The Waiting Place
You don’t start a thru hike casually. The parts of your life you have to move or put on hold are just too big. You end a lease, quit a job. You leave a girlfriend, stash your stuff. You go out there with the idea of being gone a long time. You go out there with freedom on your mind, and possibility, and when you think of coming back, you imagine yourself changed, grown, different. You think of a new you.
This new you excites you, and at the same time, you have no idea who she’ll be.
So what happens when you’re not gone a long, long time? What happens when injury or heartbreak forces you back home before you’re finished? Before the metamorphosis has fully taken hold and wrought the change you wanted?
Well, if you have any notion of going back out eventually or even of doing something different but equally epic, you can’t really start a new life yet—that life you imagined the new you would have dreamed up on the trail, painted in careful detail, and known with a certainty approaching pure gold was, finally, the right life for you.
Instead, you come home to limbo … you come home to The Waiting Place.
Limbo looks different from person to person. For some it might be a couch in a friend’s living room, for some it’s your same old bed in your same old home you left behind. For some it’s a hostel half a mile from the trail.
For me, it’s Mom and Pop’s basement, which, for a 44-year-old woman who was married ten years and then lived alone for ten years, is a strange but good place to land. Although some of my friends have arched an eyebrow at the news, to me it feels rational, straightforward: I get time to heal while sorting out what’s next and my parents get help with cooking, housework, and downsizing.
The wisdom of my choice of landing pad notwithstanding, it is still a Waiting Place, where doubts can fester, questions blossom, and wonderings abound.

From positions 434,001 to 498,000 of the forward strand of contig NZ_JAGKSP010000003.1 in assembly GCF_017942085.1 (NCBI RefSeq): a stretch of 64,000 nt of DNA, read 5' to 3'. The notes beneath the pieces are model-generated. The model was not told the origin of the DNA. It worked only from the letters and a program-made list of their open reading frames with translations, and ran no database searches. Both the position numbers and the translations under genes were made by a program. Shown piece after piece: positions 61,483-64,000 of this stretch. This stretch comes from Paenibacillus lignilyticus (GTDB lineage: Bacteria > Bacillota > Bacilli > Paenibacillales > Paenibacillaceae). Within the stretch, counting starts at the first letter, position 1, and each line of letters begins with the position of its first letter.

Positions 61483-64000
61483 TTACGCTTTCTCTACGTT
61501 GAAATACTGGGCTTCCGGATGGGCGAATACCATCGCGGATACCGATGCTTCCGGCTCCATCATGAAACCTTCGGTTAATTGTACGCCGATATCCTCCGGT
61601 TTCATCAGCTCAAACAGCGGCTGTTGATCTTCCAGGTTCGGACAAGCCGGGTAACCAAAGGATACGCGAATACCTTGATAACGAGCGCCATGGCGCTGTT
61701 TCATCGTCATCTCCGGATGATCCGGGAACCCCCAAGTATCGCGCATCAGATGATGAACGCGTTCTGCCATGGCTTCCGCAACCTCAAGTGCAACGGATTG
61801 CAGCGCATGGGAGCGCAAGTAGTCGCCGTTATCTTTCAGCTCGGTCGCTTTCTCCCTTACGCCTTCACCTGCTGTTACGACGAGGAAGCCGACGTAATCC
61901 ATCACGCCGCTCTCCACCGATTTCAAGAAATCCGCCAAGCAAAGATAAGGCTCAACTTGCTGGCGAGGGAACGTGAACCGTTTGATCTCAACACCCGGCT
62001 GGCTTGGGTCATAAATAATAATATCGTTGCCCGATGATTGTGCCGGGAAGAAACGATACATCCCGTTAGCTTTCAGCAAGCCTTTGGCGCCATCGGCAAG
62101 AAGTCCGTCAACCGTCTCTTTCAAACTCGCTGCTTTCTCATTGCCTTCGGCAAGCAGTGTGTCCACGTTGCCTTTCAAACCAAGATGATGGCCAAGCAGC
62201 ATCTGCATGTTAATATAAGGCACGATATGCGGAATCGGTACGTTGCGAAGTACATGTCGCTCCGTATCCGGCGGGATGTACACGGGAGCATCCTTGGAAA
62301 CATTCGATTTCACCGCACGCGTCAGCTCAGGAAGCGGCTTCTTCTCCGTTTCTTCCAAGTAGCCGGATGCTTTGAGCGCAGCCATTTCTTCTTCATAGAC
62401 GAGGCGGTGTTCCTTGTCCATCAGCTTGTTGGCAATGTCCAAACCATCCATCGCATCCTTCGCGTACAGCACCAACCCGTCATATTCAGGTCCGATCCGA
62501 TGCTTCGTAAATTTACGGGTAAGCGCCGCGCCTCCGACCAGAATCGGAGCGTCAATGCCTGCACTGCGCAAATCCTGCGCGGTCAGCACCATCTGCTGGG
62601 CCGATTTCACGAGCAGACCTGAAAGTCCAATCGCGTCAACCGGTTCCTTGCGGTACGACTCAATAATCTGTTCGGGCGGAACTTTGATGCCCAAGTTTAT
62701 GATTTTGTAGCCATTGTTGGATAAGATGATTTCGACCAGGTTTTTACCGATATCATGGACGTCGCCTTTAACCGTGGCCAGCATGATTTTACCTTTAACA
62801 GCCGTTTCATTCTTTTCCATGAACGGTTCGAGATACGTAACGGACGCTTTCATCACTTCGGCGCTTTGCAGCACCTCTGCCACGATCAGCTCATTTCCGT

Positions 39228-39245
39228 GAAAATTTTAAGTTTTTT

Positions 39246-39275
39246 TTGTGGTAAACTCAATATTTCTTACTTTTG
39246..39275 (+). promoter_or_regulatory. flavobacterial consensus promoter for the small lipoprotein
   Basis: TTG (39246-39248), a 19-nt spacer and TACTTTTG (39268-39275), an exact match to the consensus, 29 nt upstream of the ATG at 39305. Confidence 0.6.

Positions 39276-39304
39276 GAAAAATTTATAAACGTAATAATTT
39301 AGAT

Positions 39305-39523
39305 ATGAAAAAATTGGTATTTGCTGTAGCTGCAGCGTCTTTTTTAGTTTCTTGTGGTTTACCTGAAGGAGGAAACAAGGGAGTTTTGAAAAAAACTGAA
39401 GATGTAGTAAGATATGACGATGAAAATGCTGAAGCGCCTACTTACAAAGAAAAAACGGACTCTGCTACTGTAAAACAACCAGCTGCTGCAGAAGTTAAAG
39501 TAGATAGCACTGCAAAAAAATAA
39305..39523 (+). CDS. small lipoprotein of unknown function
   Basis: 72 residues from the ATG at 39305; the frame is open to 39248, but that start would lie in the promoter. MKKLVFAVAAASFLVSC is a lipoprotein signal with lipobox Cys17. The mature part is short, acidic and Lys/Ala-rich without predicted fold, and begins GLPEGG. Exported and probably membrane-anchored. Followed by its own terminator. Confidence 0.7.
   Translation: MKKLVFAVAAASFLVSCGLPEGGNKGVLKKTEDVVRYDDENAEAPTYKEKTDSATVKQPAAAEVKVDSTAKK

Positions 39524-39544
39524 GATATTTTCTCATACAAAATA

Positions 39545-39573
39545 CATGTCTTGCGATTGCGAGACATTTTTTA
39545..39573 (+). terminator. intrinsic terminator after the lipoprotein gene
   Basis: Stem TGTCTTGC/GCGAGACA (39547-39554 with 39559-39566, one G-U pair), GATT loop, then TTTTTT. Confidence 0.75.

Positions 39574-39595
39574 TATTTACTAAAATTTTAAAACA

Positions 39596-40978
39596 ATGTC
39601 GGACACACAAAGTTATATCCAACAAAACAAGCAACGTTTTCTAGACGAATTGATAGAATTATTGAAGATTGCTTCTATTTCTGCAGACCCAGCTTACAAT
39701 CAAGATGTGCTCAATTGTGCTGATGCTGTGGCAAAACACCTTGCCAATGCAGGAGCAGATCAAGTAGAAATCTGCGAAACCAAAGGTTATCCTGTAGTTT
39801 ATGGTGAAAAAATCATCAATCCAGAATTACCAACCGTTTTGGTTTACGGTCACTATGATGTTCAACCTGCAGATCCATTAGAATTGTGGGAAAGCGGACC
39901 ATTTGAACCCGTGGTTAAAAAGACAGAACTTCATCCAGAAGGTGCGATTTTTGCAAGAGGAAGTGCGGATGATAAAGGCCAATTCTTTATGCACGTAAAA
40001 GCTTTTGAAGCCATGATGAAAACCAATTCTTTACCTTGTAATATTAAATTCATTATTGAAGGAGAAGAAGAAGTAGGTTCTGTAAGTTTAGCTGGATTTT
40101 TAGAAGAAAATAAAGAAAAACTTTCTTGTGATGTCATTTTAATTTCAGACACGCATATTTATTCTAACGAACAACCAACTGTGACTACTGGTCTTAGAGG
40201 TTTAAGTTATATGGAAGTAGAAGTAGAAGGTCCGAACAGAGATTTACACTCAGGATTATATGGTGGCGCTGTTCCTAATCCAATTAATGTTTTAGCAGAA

I didn’t finish my thru-hike; I got badly injured, and I’ve been off trail healing now for what feels like eons. Besides, thru-hiking and I weren’t on the greatest terms, let’s face it. There’s definitely no way I can summit Katahdin this year and complete a full thru-hike.
Is that failure?
Because I’m still in limbo, I can’t say yet.
I’ve been here long enough now to realize limbo is a significant enough phase to warrant naming and exploring as a stage, as a legitimate part of my thru-hike, if you will let me use the word “thru-hike” to denote whatever this mid-life crisis/journey thing is that I’m conducting.
Given that a huge part of the appeal of long-distance hiking is covering territory, accumulating miles, passing physically through space—moving literally forward—I’m sure you can imagine how stagnant, how pointless it feels to be chillin’ downstairs in the house you grew up in, week after week. Yes, I’m helping my folks. Yes, I’m exercising. Yes, I’m doing (interesting, useful) work in my old field. And yes, I’m writing and reading and connecting with friends.
But the limbo-y feeling is not ameliorated by these stabs at enterprise. Waiting is its own thing, and, activity dabbling notwithstanding, it’s feeling very much like idleness. And idleness feels like boredom, and boredom has some similarities to depression, and … can you see how easily this could degenerate into something ugly and frightening?
Then, too, The Waiting Place has a way of creating an identity crisis. On trail, I was Notebook, a thru-hiker, or at least a LASHer (long-ass section hiker). I was doing this incredible thing that everyone admired. I was special.
Now I’m just Matti. Not yet new-improved, post-AT-hike Matti; I’m just limbo Matti. And I know, on some level, that there’s nothing wrong with that. Having a period of stillness in our chaotic world is a gift. I get that. There’s probably just as much for me to learn here in stillness as there is while putting the miles behind me, if not more. What it is that I’m learning, though, I’m probably too close to see.
What it will take for me to discover it, perhaps only more waiting will tell.
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